She has decided she should remain alone because she is not worthy of someone who would treat her well. Through a process of soul searching, she has come to realize why she feels unworthy of a decent man. When she was a teenager at home, her stepmother abused her. As she matured, she concluded she was unworthy of being treated kindly.
She lives alone with her dogs. They don’t hit her or yell at her. Her life has sadness in it that is painful to watch. Sherrie is beautiful, vivacious, intelligent, and accommodating. Her sense of humor and playful spirit brighten the lives of all the people with whom she interacts at work. Her Christian spirit radiates from within her.

When I was eight years old, I owned a little paperback novel telling the story of Cinderella. It was my favorite story. As soon as I finished it, I started over at the beginning and reread it. I never failed to emote with tears, laughter, or anxiety when I read certain passages. I knew Cinderella would marry Prince Charming, but in my heart I had trouble believing her story would end in such a happy fashion. At various points in the story, I used to stop and invent different conclusions.

In my romantic historical novel, Secret Promise, Caroline suffers from her stepmother’s abuse. Despite all her wonderful qualities, she sees herself as too flawed to expect a happy life. I hope you enjoy reading about Caroline, the brutal struggles of her life, her joys, and her sorrows. I hope you love Caroline as much as I have loved writing about her.

Sunday, December 18, 2011

A Walk down the Street One Week before Christmas

My neighborhood in north Louisiana doesn’t know we have only a couple days of autumn remaining. The leaves continue to glow with the beauty of fall colors. Some years the trees and shrubs are lovelier than others; this year the leaves have been exceptionally brilliant with subtle nuances.

I took Foxy, my standard poodle, for a walk down the street to admire the leaves this afternoon, but she had eyes only for the cat that teased her. She’s more interested in the winter wonderland we have after dark than in the leaves. Tonight the twinkling lights with plastic snowmen catch her eye.

After Christmas my neighbors and I will settle into a gray world punctuated by evergreens. We’ll be saying it’s raining too much or not enough. We’ll rejoice if we see any snowflakes. As always, springtime will come early. Then summer, our dominant season, will take over.

Do you ever wish you could stop time and hold onto one lovely moment? We keep walking down the street and doing all our other business until the time comes when time is no more.

Friday, December 16, 2011

Secret Promise

Sharing with you the opening of my first romantic novel, Secret Promise. It is due to be released soon.

Chapter One
The Clemons Household

Spring 1907

The thought occurred to Caroline that no one would believe what went on inside the Clemons household. She slipped out of Millicent’s bedroom. Glancing over her shoulder, she rushed through the dining room back to the warm kitchen, leaned by an open window, and drew the breeze into her lungs.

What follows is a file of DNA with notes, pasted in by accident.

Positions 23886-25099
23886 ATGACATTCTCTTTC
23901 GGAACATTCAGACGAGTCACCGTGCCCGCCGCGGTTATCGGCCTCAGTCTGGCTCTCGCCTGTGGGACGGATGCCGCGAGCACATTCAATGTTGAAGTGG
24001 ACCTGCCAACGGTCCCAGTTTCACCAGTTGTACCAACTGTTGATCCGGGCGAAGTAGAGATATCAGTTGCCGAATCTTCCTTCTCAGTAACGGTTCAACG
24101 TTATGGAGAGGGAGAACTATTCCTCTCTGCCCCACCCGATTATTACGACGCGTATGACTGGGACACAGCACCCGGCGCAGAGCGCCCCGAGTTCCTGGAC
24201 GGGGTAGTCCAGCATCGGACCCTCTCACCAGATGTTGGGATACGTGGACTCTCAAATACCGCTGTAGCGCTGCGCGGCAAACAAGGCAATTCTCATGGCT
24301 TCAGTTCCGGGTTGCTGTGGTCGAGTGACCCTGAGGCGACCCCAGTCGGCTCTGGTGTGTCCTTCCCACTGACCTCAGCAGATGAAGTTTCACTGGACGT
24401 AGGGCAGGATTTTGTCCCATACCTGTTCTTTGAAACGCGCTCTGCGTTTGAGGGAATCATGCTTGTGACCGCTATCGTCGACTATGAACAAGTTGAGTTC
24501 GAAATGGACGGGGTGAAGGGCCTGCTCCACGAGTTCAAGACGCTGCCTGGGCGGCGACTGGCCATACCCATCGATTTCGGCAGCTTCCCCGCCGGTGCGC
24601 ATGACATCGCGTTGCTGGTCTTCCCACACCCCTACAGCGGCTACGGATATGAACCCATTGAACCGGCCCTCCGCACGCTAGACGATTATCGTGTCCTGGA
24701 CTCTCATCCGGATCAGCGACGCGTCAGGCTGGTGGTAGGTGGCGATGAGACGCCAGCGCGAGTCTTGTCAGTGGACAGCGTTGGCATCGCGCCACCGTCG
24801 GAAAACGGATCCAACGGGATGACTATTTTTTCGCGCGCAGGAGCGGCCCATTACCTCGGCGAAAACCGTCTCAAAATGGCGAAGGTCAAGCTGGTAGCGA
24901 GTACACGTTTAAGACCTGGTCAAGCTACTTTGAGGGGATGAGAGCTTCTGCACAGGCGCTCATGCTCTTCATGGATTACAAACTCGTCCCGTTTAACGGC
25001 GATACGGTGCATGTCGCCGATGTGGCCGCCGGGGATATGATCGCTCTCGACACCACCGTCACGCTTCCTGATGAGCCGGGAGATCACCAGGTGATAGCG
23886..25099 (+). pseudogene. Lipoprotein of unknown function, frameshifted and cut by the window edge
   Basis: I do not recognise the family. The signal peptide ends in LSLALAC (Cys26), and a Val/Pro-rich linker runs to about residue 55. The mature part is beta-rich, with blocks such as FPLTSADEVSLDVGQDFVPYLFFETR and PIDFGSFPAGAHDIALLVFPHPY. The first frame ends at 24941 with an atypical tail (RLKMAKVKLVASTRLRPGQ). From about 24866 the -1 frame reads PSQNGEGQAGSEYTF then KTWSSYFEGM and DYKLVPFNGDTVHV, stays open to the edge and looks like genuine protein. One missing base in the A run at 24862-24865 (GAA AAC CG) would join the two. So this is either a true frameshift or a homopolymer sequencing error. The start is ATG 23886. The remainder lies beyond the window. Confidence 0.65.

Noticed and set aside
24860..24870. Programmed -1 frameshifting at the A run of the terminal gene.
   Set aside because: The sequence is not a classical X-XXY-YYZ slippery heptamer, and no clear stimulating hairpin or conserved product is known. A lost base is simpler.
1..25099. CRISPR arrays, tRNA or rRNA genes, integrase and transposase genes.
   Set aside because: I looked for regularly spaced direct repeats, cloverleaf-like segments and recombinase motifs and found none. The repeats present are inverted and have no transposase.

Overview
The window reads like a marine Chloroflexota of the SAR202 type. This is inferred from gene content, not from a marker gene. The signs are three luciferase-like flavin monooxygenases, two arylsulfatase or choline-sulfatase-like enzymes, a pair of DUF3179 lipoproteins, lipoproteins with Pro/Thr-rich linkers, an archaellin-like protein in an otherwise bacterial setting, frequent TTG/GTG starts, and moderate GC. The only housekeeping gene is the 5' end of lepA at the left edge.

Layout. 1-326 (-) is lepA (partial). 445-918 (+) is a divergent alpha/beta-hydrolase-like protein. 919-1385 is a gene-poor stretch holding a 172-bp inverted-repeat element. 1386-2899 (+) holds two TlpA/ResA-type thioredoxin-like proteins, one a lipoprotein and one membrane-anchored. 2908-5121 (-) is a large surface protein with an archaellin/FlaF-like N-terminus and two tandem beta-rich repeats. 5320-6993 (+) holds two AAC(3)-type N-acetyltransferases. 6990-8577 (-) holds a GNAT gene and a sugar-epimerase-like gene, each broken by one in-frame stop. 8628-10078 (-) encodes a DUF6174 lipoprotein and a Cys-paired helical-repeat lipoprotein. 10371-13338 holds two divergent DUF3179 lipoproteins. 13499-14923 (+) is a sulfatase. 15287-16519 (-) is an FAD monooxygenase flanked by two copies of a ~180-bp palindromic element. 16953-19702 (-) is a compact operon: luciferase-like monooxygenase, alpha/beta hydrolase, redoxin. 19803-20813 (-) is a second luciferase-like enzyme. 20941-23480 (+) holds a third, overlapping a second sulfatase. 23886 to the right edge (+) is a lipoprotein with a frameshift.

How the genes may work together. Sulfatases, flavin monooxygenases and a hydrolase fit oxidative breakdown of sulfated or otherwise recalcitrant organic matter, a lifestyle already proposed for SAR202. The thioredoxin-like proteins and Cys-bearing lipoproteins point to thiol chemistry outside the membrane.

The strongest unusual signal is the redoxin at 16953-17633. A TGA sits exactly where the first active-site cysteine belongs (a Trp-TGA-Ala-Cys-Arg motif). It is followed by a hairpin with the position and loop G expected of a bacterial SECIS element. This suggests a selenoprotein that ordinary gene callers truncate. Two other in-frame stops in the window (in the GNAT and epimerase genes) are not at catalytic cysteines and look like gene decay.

“Land’s sakes . . . you done got too hot.” Rachel brushed the thick soft back of her brown hand against Caroline’s cheek. “Sit a minute. I’ll fetch you some cool water.”

Caroline swigged it down and set the empty glass on the worktable. “Thank you, Madear. Got to go.”

“You can’t let Miss Horsey catch you back here when you supposed to be at the front door.”

In the parlor Caroline plumped the needlepoint-covered pillows on the sofa. A burst of wind blew a filmy curtain into her moist face. Reaching to straighten it, she looked through the window in time to see two Tennessee Walking Horses pull an elaborate surrey with fringe trim into the circle drive.

A dark-haired man perhaps in his early twenties stopped the team next to a hitching post. He jumped out to tie the horses and bounded up the steps to the high front porch.

A Sneak Peak at the Back Cover of Secret Promise

Secret Promise, my first historical romantic novel, is scheduled to be released in early2012. I'm excited to share with you what is to appear on the back cover:

Caroline is in hiding. She knows that lying in her bed seems too dangerous. If the wind blows, the curtains will fly open. Anyone passing in the yard will see her. She pulls the bed sheets and quilt onto the floor to make a pallet. Then she snuffs out the candle and finds her way to her makeshift resting place.

Caroline prays for God's protection as she lies, holding her pistol. Soon the morning will come, but the sky is still dark. Clump-clump. Clump-clump. It isn't the milkman; the horses and the wagon sound different.

The wagon pulls into the back driveway, and a man's thudding steps came closer, closer, and closer. He pushes against her door. Stuck—this door is stuck. He crashes into it, but the door does not budge. How will Caroline escape?

She watches the front room through the crack by the kitchen door. She feels an inexplicably strong attraction to the handsome young man.

Years ago she made a promise, which she will honor at any cost.